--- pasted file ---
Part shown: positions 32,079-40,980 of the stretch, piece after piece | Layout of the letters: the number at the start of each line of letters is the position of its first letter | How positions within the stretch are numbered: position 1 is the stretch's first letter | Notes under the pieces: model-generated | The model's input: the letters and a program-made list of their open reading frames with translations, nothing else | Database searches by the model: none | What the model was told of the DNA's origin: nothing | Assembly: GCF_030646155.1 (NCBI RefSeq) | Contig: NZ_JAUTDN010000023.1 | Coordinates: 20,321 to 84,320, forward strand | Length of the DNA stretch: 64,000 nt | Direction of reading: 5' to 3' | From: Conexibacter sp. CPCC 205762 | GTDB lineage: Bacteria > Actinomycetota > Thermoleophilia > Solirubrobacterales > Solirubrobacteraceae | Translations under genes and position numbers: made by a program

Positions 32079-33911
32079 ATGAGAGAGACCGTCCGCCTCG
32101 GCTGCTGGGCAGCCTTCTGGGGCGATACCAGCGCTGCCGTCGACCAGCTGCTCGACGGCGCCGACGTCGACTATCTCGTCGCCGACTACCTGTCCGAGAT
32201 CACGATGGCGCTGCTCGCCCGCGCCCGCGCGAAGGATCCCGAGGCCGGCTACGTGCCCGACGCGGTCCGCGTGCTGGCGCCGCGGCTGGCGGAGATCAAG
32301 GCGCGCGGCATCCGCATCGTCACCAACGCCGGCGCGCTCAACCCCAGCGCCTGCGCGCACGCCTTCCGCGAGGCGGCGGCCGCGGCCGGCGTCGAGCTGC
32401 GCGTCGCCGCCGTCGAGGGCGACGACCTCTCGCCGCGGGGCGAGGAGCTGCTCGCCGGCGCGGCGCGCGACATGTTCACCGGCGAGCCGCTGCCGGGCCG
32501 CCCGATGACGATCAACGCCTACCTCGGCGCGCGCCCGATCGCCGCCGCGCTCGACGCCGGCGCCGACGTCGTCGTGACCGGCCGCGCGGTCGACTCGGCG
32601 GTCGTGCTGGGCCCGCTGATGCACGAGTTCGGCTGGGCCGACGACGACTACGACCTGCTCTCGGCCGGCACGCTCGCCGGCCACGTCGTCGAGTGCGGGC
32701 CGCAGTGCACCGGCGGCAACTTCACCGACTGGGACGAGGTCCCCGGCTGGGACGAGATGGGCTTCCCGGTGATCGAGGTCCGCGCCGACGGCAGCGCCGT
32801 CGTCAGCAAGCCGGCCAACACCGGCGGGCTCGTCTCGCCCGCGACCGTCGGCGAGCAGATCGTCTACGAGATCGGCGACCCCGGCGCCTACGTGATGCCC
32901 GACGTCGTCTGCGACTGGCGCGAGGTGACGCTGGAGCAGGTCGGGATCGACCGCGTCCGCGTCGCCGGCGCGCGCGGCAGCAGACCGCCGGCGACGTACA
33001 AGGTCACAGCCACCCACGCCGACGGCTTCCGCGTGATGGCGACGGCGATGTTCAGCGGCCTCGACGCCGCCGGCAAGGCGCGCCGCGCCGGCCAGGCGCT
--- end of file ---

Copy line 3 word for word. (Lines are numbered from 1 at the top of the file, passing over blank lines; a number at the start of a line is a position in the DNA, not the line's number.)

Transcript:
32079 ATGAGAGAGACCGTCCGCCTCG